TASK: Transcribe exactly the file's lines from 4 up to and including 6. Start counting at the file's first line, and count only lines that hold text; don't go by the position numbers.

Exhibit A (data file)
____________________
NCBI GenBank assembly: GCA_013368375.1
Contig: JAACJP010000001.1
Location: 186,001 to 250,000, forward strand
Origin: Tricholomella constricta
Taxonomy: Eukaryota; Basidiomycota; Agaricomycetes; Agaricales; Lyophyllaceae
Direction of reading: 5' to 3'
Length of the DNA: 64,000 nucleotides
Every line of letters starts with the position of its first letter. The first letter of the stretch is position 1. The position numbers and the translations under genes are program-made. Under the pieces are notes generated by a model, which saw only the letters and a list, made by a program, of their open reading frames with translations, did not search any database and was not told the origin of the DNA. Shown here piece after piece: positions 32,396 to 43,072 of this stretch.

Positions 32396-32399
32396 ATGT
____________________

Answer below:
Origin: Tricholomella constricta
Taxonomy: Eukaryota; Basidiomycota; Agaricomycetes; Agaricales; Lyophyllaceae
Direction of reading: 5' to 3'